We’re well aware of the risk that it might be disappointing to not get to experience M+ versions of all eight new Dragonflight dungeons during the first season, but our hope is that mixing in some dungeons that have never before had an M+ component (e.g. Shado-Pan Monastery) will make for a fun new experience there, and that in the long run the complete rotation will make for a much healthier and more dynamic Mythic+ experience over the course of the expansion as a whole.

A New Class Means a New Class Color!

Blizzard has posted a forum post detailing the new class color that will be used for Evokers, Teal!

Quote from: Blizzard

For the history of World of Warcraft, different classes have been visually distinguishable in various UI elements by the usage of a specific color that is unique to each class. For example, three different WoW classes can be identified by just glancing at the three following images:

(Mage, Paladin, and Rogue)

Yesterday, we announced the next class that will become a part of the visual feast of WoW classes, the Evoker, and we’ve defined a unique color for Evokers:


It looks like this:

And in raid frames alongside the other classes, it looks like this:

We’re looking forward to incorporating the new Evoker class color into every place in World of Warcraft: Dragonflight where it belongs.

World of Warcraft: Dragonflight – Interview Roundup

Yesterday we got the official expansion reveal for Dragonflight (DF), for which you can see the individual reveal subjects here:
World of Warcraft: Dragonflight – First Dungeons and Raid Name revealed
World of Warcraft: Dragonflight – Professions Revamp
World of Warcraft: Dragonflight – Talent Tree System Revamp and User Interface Updates
World of Warcraft: Dragonflight – Dracthyr Evoker & Dragonriding
World of Warcraft: Dragonflight – Dragon Isles Zones Deep Dive
World of Warcraft: Dragonflight Announced!

A whole round of interviews was released afterwards so I’ve summarized the new bits of information in one list. The links to the full interviews are listed down at the bottom of this page.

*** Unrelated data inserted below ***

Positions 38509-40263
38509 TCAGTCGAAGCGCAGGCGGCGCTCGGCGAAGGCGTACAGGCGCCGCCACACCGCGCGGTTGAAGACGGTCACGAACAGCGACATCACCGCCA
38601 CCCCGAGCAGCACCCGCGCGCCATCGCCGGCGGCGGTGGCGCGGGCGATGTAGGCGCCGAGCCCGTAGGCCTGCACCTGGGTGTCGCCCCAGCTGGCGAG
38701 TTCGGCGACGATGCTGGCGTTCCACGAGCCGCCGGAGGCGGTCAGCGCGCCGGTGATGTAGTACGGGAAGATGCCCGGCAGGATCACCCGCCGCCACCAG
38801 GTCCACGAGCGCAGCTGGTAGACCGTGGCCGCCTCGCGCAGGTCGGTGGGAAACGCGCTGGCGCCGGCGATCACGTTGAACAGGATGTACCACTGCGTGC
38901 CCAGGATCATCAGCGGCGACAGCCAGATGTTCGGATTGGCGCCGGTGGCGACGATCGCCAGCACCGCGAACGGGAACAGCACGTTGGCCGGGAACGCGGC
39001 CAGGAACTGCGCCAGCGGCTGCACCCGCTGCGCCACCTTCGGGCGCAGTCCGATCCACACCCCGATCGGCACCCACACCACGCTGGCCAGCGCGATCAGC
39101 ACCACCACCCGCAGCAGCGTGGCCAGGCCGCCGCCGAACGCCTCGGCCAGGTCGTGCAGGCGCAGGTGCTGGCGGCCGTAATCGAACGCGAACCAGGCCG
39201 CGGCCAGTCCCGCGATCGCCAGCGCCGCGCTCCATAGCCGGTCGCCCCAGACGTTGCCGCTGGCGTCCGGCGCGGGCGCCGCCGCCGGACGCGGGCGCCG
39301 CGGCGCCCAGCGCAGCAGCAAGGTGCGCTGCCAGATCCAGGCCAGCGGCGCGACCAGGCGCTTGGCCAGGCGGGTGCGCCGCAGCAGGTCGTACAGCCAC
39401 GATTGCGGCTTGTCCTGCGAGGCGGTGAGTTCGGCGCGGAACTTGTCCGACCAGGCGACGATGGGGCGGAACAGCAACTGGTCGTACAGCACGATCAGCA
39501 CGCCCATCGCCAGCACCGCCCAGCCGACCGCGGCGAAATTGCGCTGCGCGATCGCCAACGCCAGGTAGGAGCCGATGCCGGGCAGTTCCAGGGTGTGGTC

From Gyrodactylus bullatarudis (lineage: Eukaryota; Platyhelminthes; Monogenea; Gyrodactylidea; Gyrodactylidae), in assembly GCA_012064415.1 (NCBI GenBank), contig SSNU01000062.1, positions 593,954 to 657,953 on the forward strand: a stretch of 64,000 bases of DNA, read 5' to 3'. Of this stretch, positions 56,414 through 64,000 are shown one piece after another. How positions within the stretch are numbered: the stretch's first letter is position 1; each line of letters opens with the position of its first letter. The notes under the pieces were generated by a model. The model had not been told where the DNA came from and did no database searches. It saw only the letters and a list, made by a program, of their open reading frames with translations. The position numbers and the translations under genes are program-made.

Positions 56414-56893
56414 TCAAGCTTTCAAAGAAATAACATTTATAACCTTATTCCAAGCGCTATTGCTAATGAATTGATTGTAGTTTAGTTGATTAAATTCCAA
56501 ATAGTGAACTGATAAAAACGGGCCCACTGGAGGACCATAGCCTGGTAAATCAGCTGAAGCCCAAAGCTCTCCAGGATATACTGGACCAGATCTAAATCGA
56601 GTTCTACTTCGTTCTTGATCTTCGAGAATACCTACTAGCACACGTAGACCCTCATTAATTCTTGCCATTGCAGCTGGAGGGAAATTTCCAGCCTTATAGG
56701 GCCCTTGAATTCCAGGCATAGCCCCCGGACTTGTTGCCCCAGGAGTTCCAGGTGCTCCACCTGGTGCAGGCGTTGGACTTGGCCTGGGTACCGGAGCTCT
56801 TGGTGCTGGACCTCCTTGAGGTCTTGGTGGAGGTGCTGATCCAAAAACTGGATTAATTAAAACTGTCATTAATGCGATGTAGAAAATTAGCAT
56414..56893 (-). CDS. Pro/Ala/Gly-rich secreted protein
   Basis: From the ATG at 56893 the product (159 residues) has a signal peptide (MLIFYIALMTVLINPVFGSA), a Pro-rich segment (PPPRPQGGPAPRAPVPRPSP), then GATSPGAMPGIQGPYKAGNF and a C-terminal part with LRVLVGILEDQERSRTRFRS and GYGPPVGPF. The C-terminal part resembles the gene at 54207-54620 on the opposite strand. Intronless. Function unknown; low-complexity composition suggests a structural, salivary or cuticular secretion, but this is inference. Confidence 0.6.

• Renown will be returning in some form for each of the 4 planned reputations. However unlike Shadowlands, you will be able to work on all 4 at once. This renown can unlock things such as cosmetics, quest lines and new gameplay. (Ausgamers)
  • They are looking at alt friendliness for this renown but currently have nothing to share yet. (Ausgamers)
  • Our goals are maximum flexibility and customisation and really return to some of the things we’ve lost, like being able to be a hybrid. For example you’re a ret paladin. Are you a ret/prot or a ret/holy paladin? (IGN)
  • Narratively the Horde and Alliance have a truce and are cooperating with each other. Given that it’s an expansion of exploration, the Alliance is sending the League of Explorers to lead the way and the Horde is sending the Reliquary. Together they’ll form the Dragonscale Expedition but there will still be a rivalry between the two groups. (IGN)
  • They have nothing to announce yet on Master Loot potentially returning but they agree that Personal Loot is not working out in all the ways they would want it to in an organized setting. (IGN)
  • Overall they are happy with the Great Vault, they will continue to iterate on it. (IGN)
  • Dragon Riding does not require a Pathfinder achievement. (Gamespot)
  • Open world endgame gameplay will have systems with a depth to it similar to what is present in Zereth Mortis. (Gamespot)
  • The focus is on core gameplay systems that will be used for years to come. Not borrowed power systems. (Gamespot)
  • You will earn a talent point each time you level up. (Gamespot)
  • Dragonflight does not have a targeted release date. They’re taking the “it’s ready when it’s ready” approach. (Gamespot)
  • PvP Gearing will work like in Warlords of Draenor where an item will have both a PvE ilvl and a PvP ilvl. (Bajheera)
  • The trinket set bonus will stick around but there will not be a separate pvp set bonus like tier sets. (Bajheera)
  • The 10.0 prepatch will last for only 2 weeks and will include a revamp of the Uldaman dungeon for level 60 players (A new wing of Uldaman is a planned dungeon for Dragonflight). Additionally during prepatch you will be able to play the new Evoker class. (Judgehype)
  • They might expand Dragon Riding to other continents as well but for now it will only be available on the Dragon Isles. (Judgehype)
  • Initially there won’t be a big bad when the expansion launches, but one will eventually show itself. Just like with Mists of Pandaria we start out exploring first. (Judgehype)
  • Kadghar and Wrathion will be important characters and we will be seeing other returning characters including Tyrande. (Judgehype)
  • Some small changes will be made to the existing Azeroth but the main focus of the xpansion is the Dragon Isles. (Judgehype)
  • No overhaul of Archeology is planned for now. It is something they eventually want to get to but it’s unlikely to be part of the expansion launch. (Judgehype)
  • No Azerite system or Artifact Power will be in Dragonflight. A progression system is still likely, but based on the feedback of the last 2 expansions. (Judgehype)
  • Mythic+ season 1 will feature 4 dungeons from the Dragon Isles and 4 old dungeons. In season 2 there will be a rotation where 4 other dungeons from the Dragon Isles will be used and another 4 old dungeons. Shadowlands is too recent so those will not be used. (Judgehype)